To become final, membership of the SDEA and the Board of Education must ratify the agreement. A vote by the SDEA membership to ratify the agreement will be held later in May. The agreement is expected to go to the Board of Education for approval on May 26.
The tentative agreement includes the following:
·A wage increase of 1 percent retroactive to July 2014; 4 percent increase effective July 1, 2015, and a reopener for the third year of the contract after the 2016-17 state budget is approved;
·Fully funded health benefits;
·Lower class sizes – 24:1 in transitional kindergarten through third grade classes with a 22:1 allocation in high-needs schools, and 35:1 in grades 4-6 by the 2016-17 school year;
·An additional full time certificated staff member for schools that have high percentages of students who are English language learners, foster youth, or living in poverty, ensuring that students with the greatest disadvantages have additional resources;
·Additional counselors and special education support at high needs schools;
·Increased preparation time for elementary educators;
·A thorough study of the special education program, its delivery of services, and the utilization of special education staff, conducted by a mutually agreed-upon third party, to include input from a balance of stakeholder groups;
·The establishment of a joint committee to research existing evaluation models and develop an evaluation process focused on professional growth;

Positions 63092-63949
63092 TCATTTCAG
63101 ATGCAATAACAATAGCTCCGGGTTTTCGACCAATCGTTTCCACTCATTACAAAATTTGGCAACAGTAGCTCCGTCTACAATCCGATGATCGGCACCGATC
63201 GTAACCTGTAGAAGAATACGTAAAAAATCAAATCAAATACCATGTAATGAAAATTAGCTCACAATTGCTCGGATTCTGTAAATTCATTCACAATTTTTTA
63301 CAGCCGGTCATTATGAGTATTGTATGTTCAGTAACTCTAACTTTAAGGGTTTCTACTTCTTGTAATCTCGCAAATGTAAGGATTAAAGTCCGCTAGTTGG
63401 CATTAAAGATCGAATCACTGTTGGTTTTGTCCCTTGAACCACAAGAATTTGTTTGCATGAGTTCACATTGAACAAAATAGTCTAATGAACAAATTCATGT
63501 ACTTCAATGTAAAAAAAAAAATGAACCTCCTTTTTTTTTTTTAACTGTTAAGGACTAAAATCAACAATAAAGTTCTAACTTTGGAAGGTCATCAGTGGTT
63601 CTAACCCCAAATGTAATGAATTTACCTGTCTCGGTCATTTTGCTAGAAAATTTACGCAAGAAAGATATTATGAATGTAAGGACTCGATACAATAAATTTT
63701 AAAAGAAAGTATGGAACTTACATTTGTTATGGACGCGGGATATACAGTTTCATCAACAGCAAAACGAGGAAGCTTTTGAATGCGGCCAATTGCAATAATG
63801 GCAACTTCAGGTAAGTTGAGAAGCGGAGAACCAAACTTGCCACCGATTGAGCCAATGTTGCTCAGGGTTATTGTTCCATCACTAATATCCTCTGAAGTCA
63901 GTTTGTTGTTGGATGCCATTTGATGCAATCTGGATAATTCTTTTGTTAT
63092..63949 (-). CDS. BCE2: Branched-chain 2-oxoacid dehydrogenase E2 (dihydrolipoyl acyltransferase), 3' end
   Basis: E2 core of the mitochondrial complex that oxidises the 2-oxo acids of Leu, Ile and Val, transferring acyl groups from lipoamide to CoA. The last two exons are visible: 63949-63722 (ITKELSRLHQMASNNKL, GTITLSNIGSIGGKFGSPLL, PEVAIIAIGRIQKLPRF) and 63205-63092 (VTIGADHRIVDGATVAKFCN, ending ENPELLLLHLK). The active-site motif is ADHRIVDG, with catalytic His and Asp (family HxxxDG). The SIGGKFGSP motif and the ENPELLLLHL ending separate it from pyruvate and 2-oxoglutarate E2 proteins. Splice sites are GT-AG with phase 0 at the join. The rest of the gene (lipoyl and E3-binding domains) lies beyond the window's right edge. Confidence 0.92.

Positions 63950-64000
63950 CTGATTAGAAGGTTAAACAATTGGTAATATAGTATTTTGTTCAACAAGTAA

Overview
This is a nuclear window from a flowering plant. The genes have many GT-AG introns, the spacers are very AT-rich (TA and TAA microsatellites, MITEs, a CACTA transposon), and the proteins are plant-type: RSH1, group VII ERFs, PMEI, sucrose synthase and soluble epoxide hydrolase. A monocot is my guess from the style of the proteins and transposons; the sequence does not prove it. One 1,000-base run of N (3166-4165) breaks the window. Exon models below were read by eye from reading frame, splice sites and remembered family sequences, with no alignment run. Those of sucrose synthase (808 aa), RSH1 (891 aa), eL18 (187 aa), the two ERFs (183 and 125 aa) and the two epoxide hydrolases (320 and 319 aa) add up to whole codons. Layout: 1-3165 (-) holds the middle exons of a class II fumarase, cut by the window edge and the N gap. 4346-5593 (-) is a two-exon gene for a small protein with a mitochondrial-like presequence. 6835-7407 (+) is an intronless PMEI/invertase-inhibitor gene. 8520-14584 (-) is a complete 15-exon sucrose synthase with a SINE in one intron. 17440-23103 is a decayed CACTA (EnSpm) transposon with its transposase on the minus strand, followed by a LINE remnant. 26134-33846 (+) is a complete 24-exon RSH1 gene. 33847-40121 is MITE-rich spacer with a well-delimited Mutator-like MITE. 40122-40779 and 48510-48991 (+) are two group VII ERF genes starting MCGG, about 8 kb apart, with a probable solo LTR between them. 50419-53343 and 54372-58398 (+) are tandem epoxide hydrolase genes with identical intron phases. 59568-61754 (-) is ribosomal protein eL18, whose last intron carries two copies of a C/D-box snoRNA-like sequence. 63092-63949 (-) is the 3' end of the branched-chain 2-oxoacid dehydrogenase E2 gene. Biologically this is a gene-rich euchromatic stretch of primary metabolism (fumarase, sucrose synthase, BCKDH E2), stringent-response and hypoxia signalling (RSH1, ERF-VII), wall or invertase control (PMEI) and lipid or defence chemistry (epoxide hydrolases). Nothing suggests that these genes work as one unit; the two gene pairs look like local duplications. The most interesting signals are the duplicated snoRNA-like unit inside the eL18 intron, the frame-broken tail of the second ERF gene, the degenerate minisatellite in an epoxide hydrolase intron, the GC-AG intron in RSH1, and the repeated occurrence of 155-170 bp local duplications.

·Fully funded Beginning Teacher Support and Assessment (BTSA) intern program during the term of the agreement;
·A retirement incentive for eligible educators who retire at the end of this year.
The three-year agreement comes as California’s budget is beginning to improve, although funding for education remains below 2007-2008 levels. Education Week’s most recent annual “Quality Counts” report cites California as among the lowest in state per-pupil funding, ranking 46th out of 50.
“Today’s agreement allows us to recognize and honor our educators,” said Marne Foster, president of the Board of Education. “Their contributions are significant and appreciated.”
“I want to express our gratitude to our educators for their dedication to our students and for the sacrifices they made in past years that allowed us to balance our budget while staying focused and committed to our educational mission during multiple years of severe budget cuts in California,” said superintendent Cindy Marten.
“Our educators dedicate their lives in service to our students. This investment in our students has resulted in many positive outcomes including four consecutive years of having the second-highest graduation rate among California’s large urban districts, and the lowest drop-out rate. We need to invest in our teachers to improve upon these gains, and provide a world-class education for all students,” Marten said.
Both Marten and Foster cited a continued sense of urgency in advocating for proper and equitable education funding from Sacramento.
“We will work side-by-side with our educators, our families, and other stakeholders in this ongoing dialogue,” said Marten. “Our schools deserve nothing less.”